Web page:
The Contenders

When the i845 launched, motherboard manufacturers had their boards ready long before the official release date. We were also told that their DDR solutions were just as ready; they were simply waiting for Intel to give them the heads up. When push came to shove however, it was clear that this wasn't the case.

While the 845 DDR launch is still better than any other non-Intel chipset launch, it's definitely not as strong as the debut of the PC133 platforms in September. There were a handful of motherboard manufacturers that had their final samples done at Comdex, but the vast majority of them got their boards to us within the past week alone. A few manufacturers weren't even ready for this roundup including ASUS and Shuttle among others who we all hope to include in a later update.

In spite of that, we still managed to gather a total of 12 boards for this roundup. All of the boards are Socket-478 solutions, further indicating the dead-end path that Socket-423 turned out to be. In alphabetical order, the motherboards we're comparing are:

ABIT BD7-RAID
AOpen AX4B Pro
Chaintech 9BJD0
DFI NB70-SC
ECS P4IBAD
FIC VC15
Gigabyte P4 Titan DDR (GA-8IRXP)
Intel D845BG
Luckystar P4A845D
MSI 845 Ultra
Soltek SL-85DR-C
Soyo P4I Fire Dragon

Now it's on to the boards…



ABIT BD7-RAID


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ABIT BD7-RAID

CPU Interface
Socket-478
Chipset
Intel 845
Form Factor
ATX
Bus Speeds
100 - 250MHz (in 1MHz increments)
Core Voltages Supported
1.100 - 2.200V (in 0.025V increments)
AGP Voltages Supported
Not Configurable
DRAM Voltages Supported
2.5V - 2.7V (in 0.1V increments)
Memory Slots
2 184-pin DDR DIMM Slots
Expansion Slots
1 AGP Slot
6 PCI Slots
1 CNR Slot
Onboard RAID
HighPoint HPT372 (RAID 0, 1, 0+1,span)
Onboard USB 2.0/IEEE-1394
N/A
Onboard Audio
Avance Logic ALC200

ABIT has come a very long way since the days of the IT5H and AX5, two of the boards that truly put them on the map in the enthusiast world. The BD7-RAID is another solid production from ABIT. The board features 6 PCI slots, three USB ports on the back of the board and onboard ATA-133 RAID. The RAID is driven by HighPoint's HPT372 controller and has a very flexible BIOS setup.


The HPT372 supports ATA-133 transfer rates

Creating a RAID array (0, 1 or 0+1) is simple and adjusting stripe sizes is easy as well. The only fault we found here is that the controller only supports a maximum of a 64KB stripe size which is somewhat small by today's standards. We'd like to see support for 128KB block sizes at least but preferably much larger than that. The board is available without RAID as well.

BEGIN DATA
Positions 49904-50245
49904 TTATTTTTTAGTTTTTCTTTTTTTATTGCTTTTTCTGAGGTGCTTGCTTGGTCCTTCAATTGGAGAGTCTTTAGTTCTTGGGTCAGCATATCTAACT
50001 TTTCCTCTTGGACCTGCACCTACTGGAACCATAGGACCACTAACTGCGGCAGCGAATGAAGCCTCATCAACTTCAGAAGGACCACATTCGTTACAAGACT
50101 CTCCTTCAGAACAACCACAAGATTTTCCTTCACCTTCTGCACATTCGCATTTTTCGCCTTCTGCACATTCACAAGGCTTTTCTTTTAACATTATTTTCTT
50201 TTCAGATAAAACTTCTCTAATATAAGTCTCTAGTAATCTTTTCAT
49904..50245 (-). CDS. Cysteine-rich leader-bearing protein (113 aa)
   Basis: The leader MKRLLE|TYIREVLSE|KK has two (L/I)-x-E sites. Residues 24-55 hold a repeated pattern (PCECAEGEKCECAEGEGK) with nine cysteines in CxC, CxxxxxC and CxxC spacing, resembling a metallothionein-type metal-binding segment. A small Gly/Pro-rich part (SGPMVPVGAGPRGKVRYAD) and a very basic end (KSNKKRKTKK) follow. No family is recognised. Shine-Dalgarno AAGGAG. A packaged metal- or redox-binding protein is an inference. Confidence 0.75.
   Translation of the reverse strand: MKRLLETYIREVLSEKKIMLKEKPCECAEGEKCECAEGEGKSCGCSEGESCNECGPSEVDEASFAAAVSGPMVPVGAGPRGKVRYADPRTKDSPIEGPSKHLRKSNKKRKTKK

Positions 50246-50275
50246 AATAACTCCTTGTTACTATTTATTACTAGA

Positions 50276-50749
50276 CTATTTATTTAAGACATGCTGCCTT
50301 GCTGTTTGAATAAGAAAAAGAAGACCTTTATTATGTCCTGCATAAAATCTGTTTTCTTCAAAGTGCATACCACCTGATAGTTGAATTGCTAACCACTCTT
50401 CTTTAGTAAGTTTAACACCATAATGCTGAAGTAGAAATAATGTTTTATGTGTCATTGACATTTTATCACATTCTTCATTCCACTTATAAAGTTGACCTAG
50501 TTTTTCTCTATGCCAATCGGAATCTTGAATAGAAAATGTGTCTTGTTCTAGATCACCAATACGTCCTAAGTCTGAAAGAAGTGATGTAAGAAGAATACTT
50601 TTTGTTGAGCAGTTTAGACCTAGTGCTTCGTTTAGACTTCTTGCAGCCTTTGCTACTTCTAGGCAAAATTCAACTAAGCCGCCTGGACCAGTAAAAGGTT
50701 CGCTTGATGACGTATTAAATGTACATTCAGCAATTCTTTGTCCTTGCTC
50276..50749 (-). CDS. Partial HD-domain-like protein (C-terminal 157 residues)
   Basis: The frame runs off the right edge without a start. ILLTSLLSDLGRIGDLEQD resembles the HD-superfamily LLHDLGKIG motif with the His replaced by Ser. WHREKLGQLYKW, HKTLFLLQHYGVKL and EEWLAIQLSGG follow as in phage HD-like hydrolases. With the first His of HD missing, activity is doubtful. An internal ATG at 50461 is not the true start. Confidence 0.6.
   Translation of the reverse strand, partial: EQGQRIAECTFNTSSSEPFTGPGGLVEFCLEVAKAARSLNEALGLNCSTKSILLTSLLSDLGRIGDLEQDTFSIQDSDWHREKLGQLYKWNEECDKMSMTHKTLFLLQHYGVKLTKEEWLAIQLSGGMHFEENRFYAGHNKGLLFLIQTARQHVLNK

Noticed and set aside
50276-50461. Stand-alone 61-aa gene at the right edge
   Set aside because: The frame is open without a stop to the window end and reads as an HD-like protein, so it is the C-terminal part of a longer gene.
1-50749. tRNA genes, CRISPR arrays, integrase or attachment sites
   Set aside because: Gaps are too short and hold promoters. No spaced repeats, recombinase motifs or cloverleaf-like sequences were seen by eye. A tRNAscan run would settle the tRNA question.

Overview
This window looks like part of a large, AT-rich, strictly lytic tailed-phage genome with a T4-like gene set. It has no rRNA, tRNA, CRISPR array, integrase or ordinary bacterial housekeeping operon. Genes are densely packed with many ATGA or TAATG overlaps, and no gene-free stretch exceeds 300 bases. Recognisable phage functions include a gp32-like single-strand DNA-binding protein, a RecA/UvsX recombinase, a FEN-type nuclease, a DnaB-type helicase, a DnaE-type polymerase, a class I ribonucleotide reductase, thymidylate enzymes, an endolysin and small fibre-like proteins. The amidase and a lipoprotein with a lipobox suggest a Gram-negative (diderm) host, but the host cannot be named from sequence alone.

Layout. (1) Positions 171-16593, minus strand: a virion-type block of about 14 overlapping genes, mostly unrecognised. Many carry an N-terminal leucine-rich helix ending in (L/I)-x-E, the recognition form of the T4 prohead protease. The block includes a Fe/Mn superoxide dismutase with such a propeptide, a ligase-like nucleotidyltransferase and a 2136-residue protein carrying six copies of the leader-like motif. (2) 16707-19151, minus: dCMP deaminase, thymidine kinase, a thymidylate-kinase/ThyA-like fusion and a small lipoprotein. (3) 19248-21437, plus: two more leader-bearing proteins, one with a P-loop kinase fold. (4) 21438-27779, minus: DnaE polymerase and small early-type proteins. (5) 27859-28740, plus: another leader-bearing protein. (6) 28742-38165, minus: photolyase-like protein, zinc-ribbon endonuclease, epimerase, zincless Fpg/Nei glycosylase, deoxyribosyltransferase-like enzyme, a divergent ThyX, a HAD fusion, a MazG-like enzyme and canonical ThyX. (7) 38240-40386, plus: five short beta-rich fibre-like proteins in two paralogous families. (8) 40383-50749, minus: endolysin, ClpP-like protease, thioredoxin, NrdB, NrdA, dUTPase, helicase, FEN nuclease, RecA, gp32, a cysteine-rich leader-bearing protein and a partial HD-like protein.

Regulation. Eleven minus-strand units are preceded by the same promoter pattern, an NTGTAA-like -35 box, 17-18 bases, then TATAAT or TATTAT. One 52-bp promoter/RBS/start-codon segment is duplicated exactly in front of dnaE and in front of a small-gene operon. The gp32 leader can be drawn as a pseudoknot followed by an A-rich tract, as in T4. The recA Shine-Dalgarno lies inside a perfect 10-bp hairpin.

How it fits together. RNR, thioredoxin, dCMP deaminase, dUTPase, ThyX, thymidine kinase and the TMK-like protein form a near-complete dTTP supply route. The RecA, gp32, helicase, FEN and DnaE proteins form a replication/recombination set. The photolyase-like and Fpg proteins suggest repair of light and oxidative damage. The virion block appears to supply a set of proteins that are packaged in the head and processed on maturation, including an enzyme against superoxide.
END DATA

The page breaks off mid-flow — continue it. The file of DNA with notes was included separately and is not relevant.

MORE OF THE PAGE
The HPT372 RAID controller features a handy Windows configuration utility

The ALC200 audio codec produced 2-channel audio that was just fine for basic Windows audio needs as well as for music playback. Hard-core gamers and those that use their PCs for DVD playback will want to opt for hardware 4 or 6 channel audio using an external card, but for everyone else the onboard sound should work just fine.

The board's two DIMM slots are completely in compliance with Intel's spec for the DDR 845 platform. The SoftMenu III jumperless setup controls the CPU clock multiplier, FSB and all of the voltage settings. ABIT even offers the ability to fix the PCI operating frequency to 33MHz regardless of what the FSB frequency is. With the BD7-RAID this feature is not that useful since you rarely get to a high enough FSB frequency that the PCI bus runs too far out of spec.

ABIT does bundle the BD7-RAID with a number of software titles such as Norton AntiVirus 2002 but unfortunately these are all the limited versions which can be downloaded online for free anyway.

We had no problems during our testing of the board.



AOpen AX4B Pro


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AOpen AX4B Pro

CPU Interface
Socket-478
Chipset
Intel 845
Form Factor
ATX
Bus Speeds
100 - 248MHz (in 1MHz increments)
Core Voltages Supported
1.100 - 1.850V (in 0.025V increments)
AGP Voltages Supported
Not Configurable
DRAM Voltages Supported
Not Configurable
Memory Slots
3 184-pin DDR DIMM Slots
Expansion Slots
1 AGP Slot
5 PCI Slots
1 CNR Slot
Onboard RAID
N/A
Onboard USB 2.0/IEEE-1394
N/A
Onboard Audio
Analog Devices AD1885

We hadn't heard from or seen much from AOpen recently, but their AX4B Pro couldn't come at a better time. AOpen is one of the few manufacturers that went beyond Intel's specifications and outfitted their 845 DDR board with three 184-pin DDR DIMM slots. The maximum memory capacity of 2GB is still present but this just makes it much more convenient since 1GB DDR sticks are very rare. The board works perfectly fine with all three DIMMs populated and there is no noticeable performance hit under real-world applications.